William J. Bushaw
Executive Director, Phi Delta Kappa International (PDK)
Americans possess great common sense.
I serve as co-director of the annual PDK/Gallup Poll of the Public’s Attitudes Toward the Public Schools, which measures the public's opinions about our public schools. Every year, I am struck by the common sense responses Americans express about their schools. They understand that our nation must support high-quality public education, and they understand there are no shortcuts or quick fixes in order to make this a reality. To me, that demonstrates great common sense.
Every child is important.
Every child should be prepared to be successful at the next level. This simple, compelling ideal should drive education transformation. First, we must do all that we can to prepare children to be successful when they start school. In addition, we not only should help children develop the skills they will need as they transition to middle and then high school, but we should also help them develop skills relevant to their career passions and interests so they can become successful adults. And when we fail at achieving this ideal, we should take the time to understand why, then make the needed change so that we have greater success in the future.
High-quality education comes down to two things: great teachers and great teacher leaders.
We must aggressively recruit, train, and retain the best people to become teachers and teacher leaders. Though other factors are important, such as developing new teaching materials, improving access to the Internet and other technologies, and changing how we teach and test students, the most critical piece in improving education in the United States is to recruit, train and retain passionate, caring, and highly-skilled teachers. And to support these teachers, we also need highly-skilled education leaders.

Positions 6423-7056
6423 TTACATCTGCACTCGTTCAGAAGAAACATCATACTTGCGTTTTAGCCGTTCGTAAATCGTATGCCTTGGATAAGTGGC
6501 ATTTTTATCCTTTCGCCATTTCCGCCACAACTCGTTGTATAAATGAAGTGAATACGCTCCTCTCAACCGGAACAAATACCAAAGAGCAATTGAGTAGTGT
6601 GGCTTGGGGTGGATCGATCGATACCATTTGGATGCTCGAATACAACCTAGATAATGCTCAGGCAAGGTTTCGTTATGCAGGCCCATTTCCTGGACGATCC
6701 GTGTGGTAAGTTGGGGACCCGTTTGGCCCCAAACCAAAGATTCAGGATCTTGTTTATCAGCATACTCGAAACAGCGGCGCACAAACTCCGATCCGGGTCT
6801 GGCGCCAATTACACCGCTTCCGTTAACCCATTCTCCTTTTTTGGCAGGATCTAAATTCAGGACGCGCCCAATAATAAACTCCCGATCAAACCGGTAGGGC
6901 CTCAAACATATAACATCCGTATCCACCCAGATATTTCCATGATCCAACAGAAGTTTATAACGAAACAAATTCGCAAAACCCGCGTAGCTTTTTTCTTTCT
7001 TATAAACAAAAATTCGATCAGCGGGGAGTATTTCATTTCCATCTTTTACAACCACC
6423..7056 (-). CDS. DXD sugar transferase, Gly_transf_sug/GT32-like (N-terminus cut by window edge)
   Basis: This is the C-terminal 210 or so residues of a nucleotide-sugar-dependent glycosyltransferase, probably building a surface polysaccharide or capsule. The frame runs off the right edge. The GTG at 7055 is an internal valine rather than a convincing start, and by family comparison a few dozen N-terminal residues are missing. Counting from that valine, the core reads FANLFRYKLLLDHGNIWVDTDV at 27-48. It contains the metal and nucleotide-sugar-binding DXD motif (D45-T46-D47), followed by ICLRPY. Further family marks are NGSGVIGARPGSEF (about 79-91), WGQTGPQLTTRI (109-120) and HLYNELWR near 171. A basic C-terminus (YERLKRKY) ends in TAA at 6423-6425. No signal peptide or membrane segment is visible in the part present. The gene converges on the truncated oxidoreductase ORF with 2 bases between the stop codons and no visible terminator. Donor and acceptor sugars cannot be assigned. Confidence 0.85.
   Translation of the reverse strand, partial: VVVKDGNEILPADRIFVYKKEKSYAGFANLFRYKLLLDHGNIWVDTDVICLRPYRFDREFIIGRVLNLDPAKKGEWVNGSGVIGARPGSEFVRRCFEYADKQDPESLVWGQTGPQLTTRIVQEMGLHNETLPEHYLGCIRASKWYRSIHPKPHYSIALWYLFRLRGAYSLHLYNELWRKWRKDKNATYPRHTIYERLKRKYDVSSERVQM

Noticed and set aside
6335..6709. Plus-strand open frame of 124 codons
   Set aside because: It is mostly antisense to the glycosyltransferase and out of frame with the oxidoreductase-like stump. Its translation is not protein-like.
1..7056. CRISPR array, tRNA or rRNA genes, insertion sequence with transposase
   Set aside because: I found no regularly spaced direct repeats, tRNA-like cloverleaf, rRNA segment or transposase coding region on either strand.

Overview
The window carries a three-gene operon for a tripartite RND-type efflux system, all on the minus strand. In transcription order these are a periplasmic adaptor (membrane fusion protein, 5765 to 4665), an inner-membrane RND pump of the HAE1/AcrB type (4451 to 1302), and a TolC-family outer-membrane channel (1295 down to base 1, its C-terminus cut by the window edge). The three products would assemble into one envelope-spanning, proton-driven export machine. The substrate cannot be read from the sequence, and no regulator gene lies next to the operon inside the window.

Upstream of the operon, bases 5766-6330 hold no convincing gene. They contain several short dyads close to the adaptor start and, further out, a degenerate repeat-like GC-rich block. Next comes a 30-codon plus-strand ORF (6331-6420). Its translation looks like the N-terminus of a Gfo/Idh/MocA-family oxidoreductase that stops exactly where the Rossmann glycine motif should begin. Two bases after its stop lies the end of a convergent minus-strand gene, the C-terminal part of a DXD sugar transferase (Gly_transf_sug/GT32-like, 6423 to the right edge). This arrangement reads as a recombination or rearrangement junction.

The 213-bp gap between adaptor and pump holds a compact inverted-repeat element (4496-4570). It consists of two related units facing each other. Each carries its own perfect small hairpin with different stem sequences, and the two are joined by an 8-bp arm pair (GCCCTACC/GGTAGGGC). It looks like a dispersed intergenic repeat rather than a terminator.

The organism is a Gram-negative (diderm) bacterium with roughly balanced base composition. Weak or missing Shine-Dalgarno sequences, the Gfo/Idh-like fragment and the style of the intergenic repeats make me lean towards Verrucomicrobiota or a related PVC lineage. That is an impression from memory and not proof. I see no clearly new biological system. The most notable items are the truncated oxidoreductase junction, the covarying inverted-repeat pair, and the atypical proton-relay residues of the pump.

Student assessment is the weakest link.
We cannot offer a 21st century curriculum and use a 19th century student assessment system to evaluate student learning. While we are improving instructional approaches, our student assessment capabilities are no better than they were almost 100 years ago. Fortunately, some of the best education researchers are focused on this issue. The next challenge will be convincing policy makers that maintaining our current student assessment and school accountability systems will prove disastrous.
Optimists own the future.
Noted broadcaster Paul Harvey once said, "In times like these, it's helpful to remember that there have always been times like these." This quote helps me remember that our nation has overcome challenges in the past, and has provided me the optimism I need to know that, though it will require great effort, we will succeed in improving our nation’s education system.
The views expressed on this site are the author's own and do not necessarily reflect those of the Pearson Foundation.
Dr. William J. Bushaw has served as Phi Delta Kappa’s (PDK) executive director since 2004. PDK is a prestigious professional education association with over 30,000 members worldwide. It publishes the highly-regarded Phi Delta Kappan magazine, which remains the number one cited journal on education policy.
During Bushaw’s tenure, PDK has expanded to become a family of education associations. In 2010, PDK acquired Pi Lambda Theta, a collegiate honor society. PDK is also the sole sponsor of the Future Educators Association® (FEA), a high school association for students interested in careers in education. FEA just received federal recognition as a career and technical student organization (CTSO) in 2009.
Bushaw also serves as co-director and author of the annual PDK/Gallup Poll of the Public’s Attitudes Toward the Public Schools. In 2010, Bushaw served as chair of the Learning First Alliance, a Washington DC-based partnership of 16 leading education associations.
Bushaw has a wide range of experiences in education and has served as deputy superintendent at the Michigan Department of Education and as director of the North Central Association of Colleges and Schools (NCA) in Michigan. Before that, he was a high school principal, and he began his career as a science teacher.
Bushaw proudly served in the United States Navy, active duty and reserve, and retired at the rank of Captain. His Ph.D. in education policy is from the University of Michigan, and his professional interests center on education policy, student assessment, and school accountability. Bushaw is a strong advocate for public schooling.